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Scientists Find 97 Never-Before-Seen Regions of the Brain

In this age of hoverboards and 3-D-printed food, you might think scientists would have no trouble understanding our internal organs. In fact, our bodies are so complicated that even mapping the topography of the human brain has been quite a challenge. Now, at least, we’re one step closer, as researchers have created the most comprehensive brain map yet. They published their findings in the journal Nature.

Part of the difficulty of mapping the brain lies in its astonishing complexity and sophistication. In order to understand the brain as a whole, scientists need to consider different types of measurements at once. Yet, until now, most brain maps have only considered one element (like cell density or changes in blood flow) at a time. A new paradigm was in order, and so an international team of neuroscientists set out to create one.

They started by pulling brain scan data on 210 healthy young participants in the Human Connectome Project, or HCP. The government-funded HCP is a five-year project that aims to advance scientific understanding of our connectome—the links and pathways inside our brains. Each participant’s file included measurements of the thickness of their cortex; brain function; connections between brain regions; the landscape and orientation of brain cells; and levels of an essential fatty compound called myelin.

By overlaying all of these measurements and looking for patterns, the researchers were able to build a richly detailed diagram of the brain’s many sections. In addition to correctly locating 83 already known regions, the new map also identified another 97 that had never before been spotted. The team then tested out the new technique on the brain scans of another 210 participants to ensure the map was accurate. They found that, like the human body as a whole, there was substantial variation in the size of different parts, but the overall layout was consistent.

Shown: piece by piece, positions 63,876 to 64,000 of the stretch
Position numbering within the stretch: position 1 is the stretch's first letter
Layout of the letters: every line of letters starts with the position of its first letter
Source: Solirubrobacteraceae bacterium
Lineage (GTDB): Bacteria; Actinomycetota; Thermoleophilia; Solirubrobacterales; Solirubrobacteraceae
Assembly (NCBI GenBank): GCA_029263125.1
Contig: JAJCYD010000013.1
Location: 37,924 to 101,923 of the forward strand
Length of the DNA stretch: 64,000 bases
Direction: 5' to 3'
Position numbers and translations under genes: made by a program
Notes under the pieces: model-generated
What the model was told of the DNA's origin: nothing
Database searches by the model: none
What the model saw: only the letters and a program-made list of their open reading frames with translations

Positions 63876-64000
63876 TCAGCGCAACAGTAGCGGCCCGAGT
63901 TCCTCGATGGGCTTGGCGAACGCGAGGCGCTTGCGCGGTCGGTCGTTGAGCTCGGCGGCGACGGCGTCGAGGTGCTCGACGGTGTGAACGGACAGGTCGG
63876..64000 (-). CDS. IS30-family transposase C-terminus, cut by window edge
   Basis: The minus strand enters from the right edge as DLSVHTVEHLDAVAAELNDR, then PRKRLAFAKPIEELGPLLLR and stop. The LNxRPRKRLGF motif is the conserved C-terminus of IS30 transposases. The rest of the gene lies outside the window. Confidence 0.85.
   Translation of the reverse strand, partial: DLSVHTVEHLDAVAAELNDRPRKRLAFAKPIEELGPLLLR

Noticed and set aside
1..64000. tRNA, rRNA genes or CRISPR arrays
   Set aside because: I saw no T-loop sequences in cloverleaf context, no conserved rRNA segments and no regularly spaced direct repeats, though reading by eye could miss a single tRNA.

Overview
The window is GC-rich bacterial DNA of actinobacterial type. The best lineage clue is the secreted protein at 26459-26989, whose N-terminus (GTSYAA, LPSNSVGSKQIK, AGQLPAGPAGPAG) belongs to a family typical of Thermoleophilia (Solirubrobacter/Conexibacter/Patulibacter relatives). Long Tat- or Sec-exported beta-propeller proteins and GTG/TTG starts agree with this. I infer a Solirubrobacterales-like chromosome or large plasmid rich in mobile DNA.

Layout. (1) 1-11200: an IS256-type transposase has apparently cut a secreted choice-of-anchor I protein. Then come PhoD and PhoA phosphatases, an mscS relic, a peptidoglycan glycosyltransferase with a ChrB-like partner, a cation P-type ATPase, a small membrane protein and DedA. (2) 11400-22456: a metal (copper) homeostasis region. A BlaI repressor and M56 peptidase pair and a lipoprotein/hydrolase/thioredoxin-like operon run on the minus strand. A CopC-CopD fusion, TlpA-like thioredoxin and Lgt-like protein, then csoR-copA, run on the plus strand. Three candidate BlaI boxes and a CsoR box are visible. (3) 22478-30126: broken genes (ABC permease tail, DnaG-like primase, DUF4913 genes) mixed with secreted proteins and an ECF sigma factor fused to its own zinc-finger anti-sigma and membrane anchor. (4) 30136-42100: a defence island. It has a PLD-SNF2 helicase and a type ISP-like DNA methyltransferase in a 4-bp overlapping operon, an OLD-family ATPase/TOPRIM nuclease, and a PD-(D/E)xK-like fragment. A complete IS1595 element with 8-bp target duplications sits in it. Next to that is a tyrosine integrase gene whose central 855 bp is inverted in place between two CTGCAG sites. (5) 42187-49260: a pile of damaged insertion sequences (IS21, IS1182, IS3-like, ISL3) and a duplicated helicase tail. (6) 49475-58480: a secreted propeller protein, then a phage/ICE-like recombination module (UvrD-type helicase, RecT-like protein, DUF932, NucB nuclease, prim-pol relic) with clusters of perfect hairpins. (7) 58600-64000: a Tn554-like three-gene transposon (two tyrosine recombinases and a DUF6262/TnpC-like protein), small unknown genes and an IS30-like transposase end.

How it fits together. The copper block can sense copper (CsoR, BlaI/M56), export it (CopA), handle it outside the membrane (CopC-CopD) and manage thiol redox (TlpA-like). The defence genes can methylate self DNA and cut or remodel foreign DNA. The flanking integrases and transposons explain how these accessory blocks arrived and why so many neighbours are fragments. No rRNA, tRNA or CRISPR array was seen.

The researchers are quite pleased with their findings, but are hardly going to sit back and put their feet up, said lead author Mathew Glasser of Washington University Medical School.

“We’re thinking of this as version 1.0,” Glasser told Nature. “That doesn’t mean it’s the final version, but it’s a far better map than the ones we’ve had before.”

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26 Facts About LEGO Bricks

Since it first added plastic, interlocking bricks to its lineup, the Danish toy company LEGO (from the words Leg Godt for “play well”) has inspired builders of all ages to bring their most imaginative designs to life. Sets have ranged in size from scenes that can be assembled in a few minutes to 5000-piece behemoths depicting famous landmarks. And tinkerers aren’t limited to the sets they find in stores. One of the largest LEGO creations was a life-sized home in the UK that required 3.2 million tiny bricks to construct.

In this episode of the List Show, John Green lays out 26 playful facts about one of the world’s most beloved toy brands. To hear about the LEGO black market, the vault containing every LEGO set ever released, and more, check out the video above then subscribe to our YouTube channel to stay up-to-date with the latest flossy content.

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Of Buckeyes and Butternuts: 29 States With Weird Nicknames for Their Residents
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Tracing a word’s origin and evolution can yield fascinating historical insights—and the weird nicknames used in some states to describe their residents are no exception. In the Mental Floss video above, host John Green explains the probable etymologies of 29 monikers that describe inhabitants of certain states across the country.

Some of these nicknames, like “Hoosiers” and “Arkies” (which denote residents of Indiana and Arkansas, respectively) may have slightly offensive connotations, while others—including "Buckeyes," "Jayhawks," "Butternuts," and "Tar Heels"—evoke the military histories of Ohio, Kansas, Tennessee, and North Carolina. And a few, like “Muskrats” and “Sourdoughs,” are even inspired by early foods eaten in Delaware and Alaska. ("Goober-grabber" sounds goofier, but it at least refers to peanuts, which are a common crop in Georgia, as well as North Carolina and Arkansas.)

Learn more fascinating facts about states' nicknames for their residents by watching the video above.

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